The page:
Eye Health Central

Exploring The Retina: The Gateway To Clear Vision

Retina Explained

You can’t have clear vision without a healthy retina. Located in the back of the eyes, the retina are thin tissue that has the amazing ability to transform light waves received from the lenses into complex neural signals. Under normal circumstances, the data produced in the retina are immediately transported via the optic nerve to the brain’s visual cortex.

Since the retina plays such a crucial role in healthy vision, it’s no wonder that retinal disease and injuries often result in permanent visual impairment. Everyone should take extra care of their retina if they want to increase the odds of enjoying healthy vision for life.

In this article, we’ll explore the anatomy of the retina in closer detail and explain a few of the major conditions related to these eye tissues. You’ll also find a few prevention strategies in this piece that you could use to boost your retinal health.

How Does The Retina Work?

To find the retina on an eye diagram, simply look for the thin layer that wraps around the inner surface at the back of the eye. You should notice that the retina is attached to the optic nerve via a raised spot known as the optic disk.

To understand how the retina transforms light waves into visual data, it’s essential to briefly mention photoreceptors. A well-functioning retina will have millions of these light-sensitive cells busily sending messages through the optic nerve.

Rods and Cones

There are two major kinds of photoreceptors with different tasks: rods and cones. Rods are most often associated with night vision because they are better able to pick up visual cues in dim settings. Cones, on the other hand, are essential for sight during the daytime as well as distinguishing between different colours.

You can find rods throughout the retina, but cones tend to be concentrated in two central areas known as the macula and the fovea. While the macula has a few rod photoreceptors, the fovea only contains cones. For this reason, the fovea is most often associated with concentrated daytime vision.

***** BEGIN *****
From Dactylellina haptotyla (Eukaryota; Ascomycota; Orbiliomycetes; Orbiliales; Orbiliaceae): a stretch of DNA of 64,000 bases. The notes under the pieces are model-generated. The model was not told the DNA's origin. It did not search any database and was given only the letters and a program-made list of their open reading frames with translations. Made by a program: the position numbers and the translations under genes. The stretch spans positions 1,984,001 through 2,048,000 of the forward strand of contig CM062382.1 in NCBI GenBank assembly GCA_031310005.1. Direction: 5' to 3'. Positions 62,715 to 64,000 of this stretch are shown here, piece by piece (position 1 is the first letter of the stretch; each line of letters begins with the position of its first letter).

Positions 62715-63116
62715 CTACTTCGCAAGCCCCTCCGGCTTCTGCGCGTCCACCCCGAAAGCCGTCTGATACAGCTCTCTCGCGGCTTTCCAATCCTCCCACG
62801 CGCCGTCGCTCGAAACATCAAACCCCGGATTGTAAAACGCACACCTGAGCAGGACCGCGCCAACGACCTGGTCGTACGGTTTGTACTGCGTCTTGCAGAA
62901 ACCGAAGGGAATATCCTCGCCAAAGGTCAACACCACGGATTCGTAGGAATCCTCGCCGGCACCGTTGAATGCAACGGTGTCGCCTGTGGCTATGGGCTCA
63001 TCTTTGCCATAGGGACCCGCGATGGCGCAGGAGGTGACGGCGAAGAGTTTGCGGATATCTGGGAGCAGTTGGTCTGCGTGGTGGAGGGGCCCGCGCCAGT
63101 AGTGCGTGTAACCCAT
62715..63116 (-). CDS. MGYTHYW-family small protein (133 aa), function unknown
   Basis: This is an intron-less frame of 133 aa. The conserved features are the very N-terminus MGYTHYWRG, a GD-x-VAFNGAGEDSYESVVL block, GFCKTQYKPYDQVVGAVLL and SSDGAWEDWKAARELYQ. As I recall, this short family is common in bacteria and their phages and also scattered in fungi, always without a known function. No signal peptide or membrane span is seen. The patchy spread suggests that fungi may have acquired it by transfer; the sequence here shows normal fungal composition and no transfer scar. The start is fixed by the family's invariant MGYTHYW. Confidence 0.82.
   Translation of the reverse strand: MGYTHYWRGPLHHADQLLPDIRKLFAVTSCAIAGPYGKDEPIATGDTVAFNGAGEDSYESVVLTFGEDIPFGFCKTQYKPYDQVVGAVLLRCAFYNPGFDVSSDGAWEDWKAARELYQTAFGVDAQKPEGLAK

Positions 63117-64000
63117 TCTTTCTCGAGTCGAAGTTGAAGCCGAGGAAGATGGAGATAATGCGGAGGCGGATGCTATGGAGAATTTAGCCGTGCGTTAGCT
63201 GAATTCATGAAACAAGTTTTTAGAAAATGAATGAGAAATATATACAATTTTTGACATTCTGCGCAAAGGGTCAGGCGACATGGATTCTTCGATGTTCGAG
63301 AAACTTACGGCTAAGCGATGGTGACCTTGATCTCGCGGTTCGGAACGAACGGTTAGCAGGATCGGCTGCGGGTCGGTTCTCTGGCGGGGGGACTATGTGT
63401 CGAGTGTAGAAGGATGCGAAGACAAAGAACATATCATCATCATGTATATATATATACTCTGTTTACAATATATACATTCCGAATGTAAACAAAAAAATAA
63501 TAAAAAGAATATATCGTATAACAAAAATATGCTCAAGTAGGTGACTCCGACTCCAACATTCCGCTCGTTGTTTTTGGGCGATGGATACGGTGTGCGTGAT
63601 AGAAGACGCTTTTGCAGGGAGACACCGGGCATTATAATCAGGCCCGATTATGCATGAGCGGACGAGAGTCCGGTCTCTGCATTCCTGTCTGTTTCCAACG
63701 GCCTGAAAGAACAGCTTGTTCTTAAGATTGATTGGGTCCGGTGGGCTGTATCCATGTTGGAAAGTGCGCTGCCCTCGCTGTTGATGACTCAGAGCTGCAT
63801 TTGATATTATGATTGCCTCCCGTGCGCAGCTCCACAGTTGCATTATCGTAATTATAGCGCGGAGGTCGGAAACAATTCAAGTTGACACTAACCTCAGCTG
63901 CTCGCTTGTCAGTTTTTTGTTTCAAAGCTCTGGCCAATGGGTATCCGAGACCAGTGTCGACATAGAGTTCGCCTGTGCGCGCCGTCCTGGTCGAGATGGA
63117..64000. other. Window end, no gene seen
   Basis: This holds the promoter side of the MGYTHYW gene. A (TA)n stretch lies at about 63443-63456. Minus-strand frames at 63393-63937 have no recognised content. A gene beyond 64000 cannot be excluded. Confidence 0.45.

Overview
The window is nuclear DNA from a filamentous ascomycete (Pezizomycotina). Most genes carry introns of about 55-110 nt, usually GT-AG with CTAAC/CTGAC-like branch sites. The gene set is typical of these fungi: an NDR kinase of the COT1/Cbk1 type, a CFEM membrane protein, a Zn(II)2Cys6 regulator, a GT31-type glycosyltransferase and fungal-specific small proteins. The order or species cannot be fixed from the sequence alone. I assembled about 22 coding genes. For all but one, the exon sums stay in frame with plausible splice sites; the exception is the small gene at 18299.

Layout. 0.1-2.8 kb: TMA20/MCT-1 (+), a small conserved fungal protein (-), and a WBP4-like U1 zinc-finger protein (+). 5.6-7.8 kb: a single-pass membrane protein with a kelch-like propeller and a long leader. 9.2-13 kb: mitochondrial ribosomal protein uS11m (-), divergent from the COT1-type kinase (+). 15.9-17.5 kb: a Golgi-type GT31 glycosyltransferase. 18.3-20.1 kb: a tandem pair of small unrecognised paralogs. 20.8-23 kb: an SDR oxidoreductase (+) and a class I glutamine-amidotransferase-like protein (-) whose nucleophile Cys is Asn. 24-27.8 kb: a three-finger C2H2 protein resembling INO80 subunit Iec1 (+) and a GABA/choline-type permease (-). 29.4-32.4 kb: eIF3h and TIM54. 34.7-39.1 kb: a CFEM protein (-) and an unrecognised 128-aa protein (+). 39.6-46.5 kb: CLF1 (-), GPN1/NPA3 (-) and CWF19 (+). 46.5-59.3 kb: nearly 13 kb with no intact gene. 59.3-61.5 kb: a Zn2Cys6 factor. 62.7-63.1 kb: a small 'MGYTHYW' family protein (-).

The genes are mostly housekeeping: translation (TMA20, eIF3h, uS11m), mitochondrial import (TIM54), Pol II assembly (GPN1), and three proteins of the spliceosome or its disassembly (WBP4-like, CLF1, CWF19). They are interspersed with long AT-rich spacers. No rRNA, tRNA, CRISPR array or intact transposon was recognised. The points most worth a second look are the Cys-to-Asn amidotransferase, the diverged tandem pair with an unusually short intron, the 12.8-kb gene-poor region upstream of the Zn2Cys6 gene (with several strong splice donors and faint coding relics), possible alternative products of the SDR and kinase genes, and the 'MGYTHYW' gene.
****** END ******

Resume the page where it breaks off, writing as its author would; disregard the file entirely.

Interestingly, new research out of Germany suggests rods might have more to do with daylight vision than scientists previously assumed. Researchers at the University of Tübingen observed rod levels in the eyes of a group of mice as they increased light brightness. They found that rods actually increased in the retina as they exposed the mice to more light. This new study suggests the functions of rods and cones might be more complicated than previously imagined. Anyone interested in this study could read the full paper on this website.

A Few Common Retinal Disorders

Retinal Detachment

As the name suggests, a retinal detachment occurs when the retinal tissue starts to tear away from its proper place in the back of the eye. Since the retina can’t obtain essential nutrients and oxygen in this state, it’s critical to seek medical attention as soon as possible to avoid permanent vision loss.

Typical warning signs of a retinal detachment include 

  • Sudden flashes of light
  • A loss of peripheral vision 
  • Increased eye floaters 
  • Blurry vision

Patients usually don’t report eye pain symptoms when they are experiencing a retinal detachment.

There are many potential causes of retinal detachments, but one of the most common reasons for this issue has to do with fluid leakage in the eyes. A few obvious reasons for retinal tears and detachment include direct trauma to the eye or eye surgery. People who are short-sighted, over 50, or have a genetic link with a retinal detachment patient are at a higher risk of developing this disorder.

The NHS recommends anyone who experiences symptoms of retinal detachment to immediately call 111. Once you arrive in the hospital, doctors will most likely scan your retina to see if it’s torn or detached. For a retinal tear, ophthalmologists will usually use laser surgery or a freezing procedure to produce a scar on the retinal tissue. If the retina is actually detached, then doctors might have to inject gas into your eyes to prevent eye fluid from leaking.


According to the World Health Organization (WHO), glaucoma is second only to cataracts as the leading cause of blindness worldwide. Scientists believe there will be at least 80 million glaucoma patients around the world in 2020.

There are many forms of glaucoma, but most are caused by an unnatural buildup of eye fluid that puts pressure on the retinas and optic nerves. Over time, the retinal nerves can become damaged, which could lead to permanent visual impairment.